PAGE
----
On Hillary’s first day on the job, she gave a well applauded speech, and her new boss and next boss in line came for a visit and not just to shake hands. That’s something. I did not applaud because she said smart power need smart people, although I’m sure that endeared her to our brainiacs at Foggy Bottom. My mind was somewhere else…
For this institution that had been relegated to the wood kitchen or had been invited only into polite company in folding chairs, that early visit sends quite a positive signal. I hope this is the start of a turnaround.
I hope, too that the new occupant of the 7th floor will have somebody do something about Corridor 1500 (see Dead Men Working’s post on this here). It may seem petty, wanting our history back on the wall, but it harms no one; besides they’re mostly dead people now, it’s not as if they’ll ask for directions or a promotion or harangue anyone for any bad decision. Please rescue Elihu Root, William Bryan, Cordell Hull, George Marshall, Dean Acheson, John Dulles, Dean Rusk, even Henry, the Kiss, from the dungeon of Foggy Bottom and let them enjoy their space on our walls once more.
I have to admit that I got a little dizzy yesterday watching Steve Kashkett’s body movement as he spoke (if he is a PD officer, FSI needs to update its training modules on public speaking). Sorry, but I also want a diplomat there who can speak without notes. I hope AFSA is keeping notes for next time. Ambassador Bill Burns did his part just perfectly. I watched the videos and scrolled through the blog comments in the official blog, DipNote (under new management). It crossed my mind that Hillary may exactly be the remedy for the inattentiveness of the American public to the Foreign Service and the work of the State Department.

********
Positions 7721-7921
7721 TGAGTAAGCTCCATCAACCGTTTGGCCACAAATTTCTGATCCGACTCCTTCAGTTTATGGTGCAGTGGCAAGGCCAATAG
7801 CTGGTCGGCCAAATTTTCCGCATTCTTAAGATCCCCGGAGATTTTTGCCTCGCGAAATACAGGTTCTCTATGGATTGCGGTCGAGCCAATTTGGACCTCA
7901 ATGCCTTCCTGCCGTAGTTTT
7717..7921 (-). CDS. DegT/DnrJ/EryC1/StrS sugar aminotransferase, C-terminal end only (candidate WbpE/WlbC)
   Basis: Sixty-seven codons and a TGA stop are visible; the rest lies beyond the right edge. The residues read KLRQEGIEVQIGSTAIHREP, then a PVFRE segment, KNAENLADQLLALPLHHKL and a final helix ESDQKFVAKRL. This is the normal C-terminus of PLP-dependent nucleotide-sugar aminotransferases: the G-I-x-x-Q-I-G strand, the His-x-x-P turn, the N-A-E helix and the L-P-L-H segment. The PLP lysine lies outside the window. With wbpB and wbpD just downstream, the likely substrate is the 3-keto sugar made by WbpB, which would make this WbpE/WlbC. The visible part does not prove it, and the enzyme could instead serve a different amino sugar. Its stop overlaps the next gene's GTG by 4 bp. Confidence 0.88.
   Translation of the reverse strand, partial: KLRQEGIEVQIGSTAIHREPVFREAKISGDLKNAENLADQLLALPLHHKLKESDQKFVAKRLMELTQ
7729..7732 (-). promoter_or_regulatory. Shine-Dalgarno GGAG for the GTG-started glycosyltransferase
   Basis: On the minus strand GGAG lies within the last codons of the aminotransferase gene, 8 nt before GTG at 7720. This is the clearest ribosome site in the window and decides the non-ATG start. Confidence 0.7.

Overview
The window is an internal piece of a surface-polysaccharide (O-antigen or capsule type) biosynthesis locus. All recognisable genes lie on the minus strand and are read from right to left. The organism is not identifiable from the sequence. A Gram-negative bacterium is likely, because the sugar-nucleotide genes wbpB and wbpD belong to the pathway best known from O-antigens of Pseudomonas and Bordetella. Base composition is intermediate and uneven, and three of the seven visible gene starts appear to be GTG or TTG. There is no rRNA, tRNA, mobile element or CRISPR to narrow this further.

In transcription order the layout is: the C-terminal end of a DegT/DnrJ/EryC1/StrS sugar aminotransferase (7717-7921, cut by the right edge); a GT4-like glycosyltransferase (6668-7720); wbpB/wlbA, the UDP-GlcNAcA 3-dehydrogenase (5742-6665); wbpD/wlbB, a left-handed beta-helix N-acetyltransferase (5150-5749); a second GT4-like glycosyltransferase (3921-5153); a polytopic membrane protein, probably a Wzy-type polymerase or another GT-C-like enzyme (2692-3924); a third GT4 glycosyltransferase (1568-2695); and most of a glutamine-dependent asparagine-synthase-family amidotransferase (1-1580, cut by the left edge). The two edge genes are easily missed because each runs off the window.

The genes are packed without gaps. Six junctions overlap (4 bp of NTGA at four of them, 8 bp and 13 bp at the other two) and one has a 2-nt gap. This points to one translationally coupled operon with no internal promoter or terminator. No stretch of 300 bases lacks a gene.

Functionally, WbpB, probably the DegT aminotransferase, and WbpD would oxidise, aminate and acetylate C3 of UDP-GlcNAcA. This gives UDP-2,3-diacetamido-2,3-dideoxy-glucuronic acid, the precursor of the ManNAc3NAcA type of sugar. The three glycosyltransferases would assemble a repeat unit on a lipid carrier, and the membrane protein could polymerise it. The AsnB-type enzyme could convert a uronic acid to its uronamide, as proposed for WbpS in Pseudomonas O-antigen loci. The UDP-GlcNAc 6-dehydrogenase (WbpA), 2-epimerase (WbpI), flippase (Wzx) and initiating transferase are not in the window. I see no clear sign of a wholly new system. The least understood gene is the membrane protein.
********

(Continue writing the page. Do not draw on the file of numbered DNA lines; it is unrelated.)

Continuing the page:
I still don’t quite understand why Hillary was willing to swap her Senate seat with what is a 4-year, maybe 8-year gig. But if those “18 million cracks” on the ceiling will continue to focus and engage their attention on Hillary and by extension her work at Foggy Bottom, the agency may find its constituent in a roundabout way for the first time. Sure, Colin Powell had rock star quality, but he did not have the 18 million support pack that Hillary carries.
At the Benjamin Franklin Room, around mid-afternoon, Secretary Clinton with Vice President Joe Biden announced Special Envoy for Middle East Peace George Mitchell and Special Representative for Afghanistan and Pakistan Richard Holbrooke. There were speeches all around (excerpts below). The full text is here. The 39 min video is here.
Mr. President, by coming here to the State Department and through your announcement today of these two positions, you are through word and deed sending a loud and clear signal that diplomacy is a top priority of your presidency and that our nation is once again capable of demonstrating global leadership in pursuit of progress and peace.
We are honored to have you join us on only the second day in office. We are grateful to you for highlighting these urgent issues and the collaboration needed to address two of the biggest foreign policy challenges of our time.